I’m convinced that nothing good happens in the wee hours of the morning, and it’s not proper to leave the house before coffee’s brewed and in the cup. But it’s not that simple: In those early morning hours, sleepy cities start to stir; babies are born; darkness gives way to dawn, and a hero emerges before breakfast is served.
It began with the absurd headline: Naked Gunman Opens Fire in Nashville Waffle House, Killing 4:
The gunman, described as a white man with short hair, is said to have abandoned his jacket and fled naked and on foot after a customer wrestled his rifle away from him.
I won’t name the suspect, who is in custody. He doesn’t deserve attention; his family, surely, would be happier without it. Unhinged attention seekers needn’t get big ideas. Instead, let’s focus on this customer, for a minute: James Shaw, Jr., who wrestled an AR-15 assault-type rifle away from a naked man intent on a side of killing before coffee.
Shaw says he’s not a hero. It isn’t false modesty, just honesty. Shaw says he acted “selfishly,” that he was just trying not to die, intent on saving himself. Shaw certainly wasn’t a “good guy with a gun.” Shaw was unarmed and had been grazed by one of the gunman’s bullets. Doubtless, the 29 year old father was hoping to survive the morning and get home to his little girl. He was hiding out, near the restrooms, and saw an opportunity to act.
“I think anybody could’ve did what I did if they’re just pushed in that kind of cage,” Shaw said, “and you have to either react or you’re going to, you know, fold.”
He may be right, but James Shaw Jr. is the one who pushed out of that cage to free himself, along with other diners and staff at the Antioch Waffle House, that morning. Tennessee lawmakers won’t let Shaw shirk the “hero” label so easily; they passed a resolution cementing him as one.
“I figured if I was going to die, he was going to have to work for it,” said Shaw. There was really no other way out, but through. Courage isn’t fearlessness; it’s doing what needs to be done, despite the fear. Shaw is the kind of hero we need more of – ordinary men and women, jumping up from the sidelines, doing courageous things. “Selfishly” saving themselves – and others, in the process.
When my son was eleven, he set out to earn the President’s Volunteer Service Award. Determined to earn the Gold medal, he overshot the mark and earned Bronze and Silver, too. He asked me if his community service “counted,” considering he was just doing it for the award. I was surprised he’d even thought to ask the question, young as he was. I thought about it for a minute, before answering, “The people you’re helping don’t know you or care about what motivates you.. They’re just as helped, either way.” Others may argue that it’s only a virtue if the act is utterly selfless and self-sacrificing, but few of us are saints. If someone helps me when I need it, I’m happy to think that it made them feel good or led to them receiving an award., especially if I’m not able to return the favor.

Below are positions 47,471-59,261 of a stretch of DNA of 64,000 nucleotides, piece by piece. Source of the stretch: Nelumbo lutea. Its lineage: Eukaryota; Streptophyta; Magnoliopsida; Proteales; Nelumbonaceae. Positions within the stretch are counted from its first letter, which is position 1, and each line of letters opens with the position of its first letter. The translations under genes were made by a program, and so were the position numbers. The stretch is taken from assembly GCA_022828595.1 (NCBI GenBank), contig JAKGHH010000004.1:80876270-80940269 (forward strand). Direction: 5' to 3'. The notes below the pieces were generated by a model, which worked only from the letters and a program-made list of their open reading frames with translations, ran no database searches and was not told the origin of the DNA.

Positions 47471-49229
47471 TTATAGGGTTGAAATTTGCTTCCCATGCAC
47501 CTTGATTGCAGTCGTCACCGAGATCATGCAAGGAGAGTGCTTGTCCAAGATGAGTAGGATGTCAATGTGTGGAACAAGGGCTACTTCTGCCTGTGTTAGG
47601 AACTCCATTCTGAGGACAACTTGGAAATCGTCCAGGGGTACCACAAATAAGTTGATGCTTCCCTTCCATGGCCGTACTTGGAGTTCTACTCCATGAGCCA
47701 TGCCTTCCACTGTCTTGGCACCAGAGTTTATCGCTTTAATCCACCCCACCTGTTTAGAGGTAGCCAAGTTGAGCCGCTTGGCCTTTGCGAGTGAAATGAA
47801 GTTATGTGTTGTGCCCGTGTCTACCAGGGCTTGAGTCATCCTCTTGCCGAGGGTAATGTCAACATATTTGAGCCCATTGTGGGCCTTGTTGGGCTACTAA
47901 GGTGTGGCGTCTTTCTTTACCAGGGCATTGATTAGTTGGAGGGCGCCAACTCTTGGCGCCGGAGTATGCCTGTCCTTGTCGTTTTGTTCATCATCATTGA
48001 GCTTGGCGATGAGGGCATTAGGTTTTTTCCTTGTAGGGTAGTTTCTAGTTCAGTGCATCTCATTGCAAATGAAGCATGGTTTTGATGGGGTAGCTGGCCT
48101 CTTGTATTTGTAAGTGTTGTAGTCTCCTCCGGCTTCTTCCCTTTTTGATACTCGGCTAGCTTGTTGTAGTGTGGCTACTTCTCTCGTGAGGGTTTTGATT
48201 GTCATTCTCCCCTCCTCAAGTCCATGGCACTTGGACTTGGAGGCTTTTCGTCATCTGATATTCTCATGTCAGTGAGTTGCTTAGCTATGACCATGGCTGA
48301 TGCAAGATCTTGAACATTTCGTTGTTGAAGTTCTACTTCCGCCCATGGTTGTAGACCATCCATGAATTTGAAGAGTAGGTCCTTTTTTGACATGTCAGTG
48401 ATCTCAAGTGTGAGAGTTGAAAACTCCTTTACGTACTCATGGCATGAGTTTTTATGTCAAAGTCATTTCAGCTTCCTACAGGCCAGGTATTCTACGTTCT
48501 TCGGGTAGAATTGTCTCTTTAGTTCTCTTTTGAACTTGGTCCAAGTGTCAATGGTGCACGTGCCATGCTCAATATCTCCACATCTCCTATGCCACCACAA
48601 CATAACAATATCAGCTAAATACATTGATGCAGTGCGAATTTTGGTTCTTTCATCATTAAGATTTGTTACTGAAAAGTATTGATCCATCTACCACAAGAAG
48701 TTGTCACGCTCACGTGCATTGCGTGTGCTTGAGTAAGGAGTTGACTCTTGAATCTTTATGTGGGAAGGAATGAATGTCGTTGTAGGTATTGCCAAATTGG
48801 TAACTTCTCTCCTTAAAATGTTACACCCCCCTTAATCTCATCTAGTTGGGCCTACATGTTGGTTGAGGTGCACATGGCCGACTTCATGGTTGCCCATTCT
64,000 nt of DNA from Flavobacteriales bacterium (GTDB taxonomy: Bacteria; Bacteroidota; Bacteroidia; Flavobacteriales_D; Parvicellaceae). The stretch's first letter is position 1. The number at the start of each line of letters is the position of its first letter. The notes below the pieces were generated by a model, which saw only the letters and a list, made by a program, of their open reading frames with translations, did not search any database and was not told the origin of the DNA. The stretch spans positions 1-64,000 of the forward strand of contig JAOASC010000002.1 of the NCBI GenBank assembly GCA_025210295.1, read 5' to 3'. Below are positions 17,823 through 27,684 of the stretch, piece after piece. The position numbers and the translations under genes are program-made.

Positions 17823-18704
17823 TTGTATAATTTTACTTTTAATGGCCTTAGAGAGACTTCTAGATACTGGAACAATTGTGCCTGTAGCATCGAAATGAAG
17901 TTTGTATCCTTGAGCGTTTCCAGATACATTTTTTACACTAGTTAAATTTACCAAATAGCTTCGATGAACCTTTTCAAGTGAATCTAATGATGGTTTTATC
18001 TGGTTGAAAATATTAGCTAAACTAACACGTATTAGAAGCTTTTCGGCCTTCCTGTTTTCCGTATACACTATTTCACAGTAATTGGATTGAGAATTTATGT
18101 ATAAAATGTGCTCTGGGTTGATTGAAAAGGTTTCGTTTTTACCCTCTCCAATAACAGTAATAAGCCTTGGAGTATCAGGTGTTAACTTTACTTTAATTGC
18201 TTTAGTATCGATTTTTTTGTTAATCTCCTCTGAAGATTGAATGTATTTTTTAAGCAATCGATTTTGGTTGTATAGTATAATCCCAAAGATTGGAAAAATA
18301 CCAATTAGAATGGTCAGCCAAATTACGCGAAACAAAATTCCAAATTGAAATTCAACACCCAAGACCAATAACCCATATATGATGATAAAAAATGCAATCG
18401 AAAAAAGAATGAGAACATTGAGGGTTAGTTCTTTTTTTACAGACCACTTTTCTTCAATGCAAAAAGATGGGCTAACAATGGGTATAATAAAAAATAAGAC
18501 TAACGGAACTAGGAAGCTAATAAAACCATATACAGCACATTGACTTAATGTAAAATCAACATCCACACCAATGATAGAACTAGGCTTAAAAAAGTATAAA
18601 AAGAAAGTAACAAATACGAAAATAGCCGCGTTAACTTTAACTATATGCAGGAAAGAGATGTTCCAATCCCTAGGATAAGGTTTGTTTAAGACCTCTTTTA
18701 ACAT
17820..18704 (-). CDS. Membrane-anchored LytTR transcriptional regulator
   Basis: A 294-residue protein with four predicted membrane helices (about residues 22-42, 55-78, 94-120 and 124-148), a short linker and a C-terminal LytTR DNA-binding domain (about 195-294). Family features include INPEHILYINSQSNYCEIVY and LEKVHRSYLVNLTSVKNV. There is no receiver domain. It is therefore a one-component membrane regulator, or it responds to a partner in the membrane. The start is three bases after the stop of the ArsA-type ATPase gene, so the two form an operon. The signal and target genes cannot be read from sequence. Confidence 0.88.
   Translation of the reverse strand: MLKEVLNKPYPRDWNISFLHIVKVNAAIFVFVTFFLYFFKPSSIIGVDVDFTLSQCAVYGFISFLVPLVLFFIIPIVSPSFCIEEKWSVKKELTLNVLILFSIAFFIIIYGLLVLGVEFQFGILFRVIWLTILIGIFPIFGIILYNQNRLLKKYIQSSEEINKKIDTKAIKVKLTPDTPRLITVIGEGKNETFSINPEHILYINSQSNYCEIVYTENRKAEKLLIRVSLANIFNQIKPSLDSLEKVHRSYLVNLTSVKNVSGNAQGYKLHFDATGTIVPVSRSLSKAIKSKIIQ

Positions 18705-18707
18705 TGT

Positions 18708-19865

Now, James Shaw Jr. may think he’s not a hero, but he – more than any celebrity or fictional character on the silver screen – is exactly the kind of hero we need more of, today. He could’ve just stopped right there and rested on his laurels, but no – James Shaw Jr. wasn’t done.
We’re looking at a man who knows how lucky he is to be alive. Who wishes that opportunity to act had come before four people were killed and can’t quite feel like the “hero” others make him out to be. I’m betting he suffered a headache that went on for days, once the adrenaline left the building. For those who imagined what they might do in such circumstances – realizing, perhaps, that they’d have been looking for a window out of the restrooms – he’s provided an opportunity to step up and do a little good in the world, helping the victims’ families out a little bit, financially.
I think that most of us want to bring a little more light into the world, but don’t always recognize the opportunities when we’re focused on the darkness before coffee. Real “heroes” don’t usually set out to be “heroes.” Most are just trying to get through the day, and recognize that others are trying to do the same. Rather than kick up dirt and sand to win the rat race, heroes reach back, grab a fellow human by the hand, and pull.
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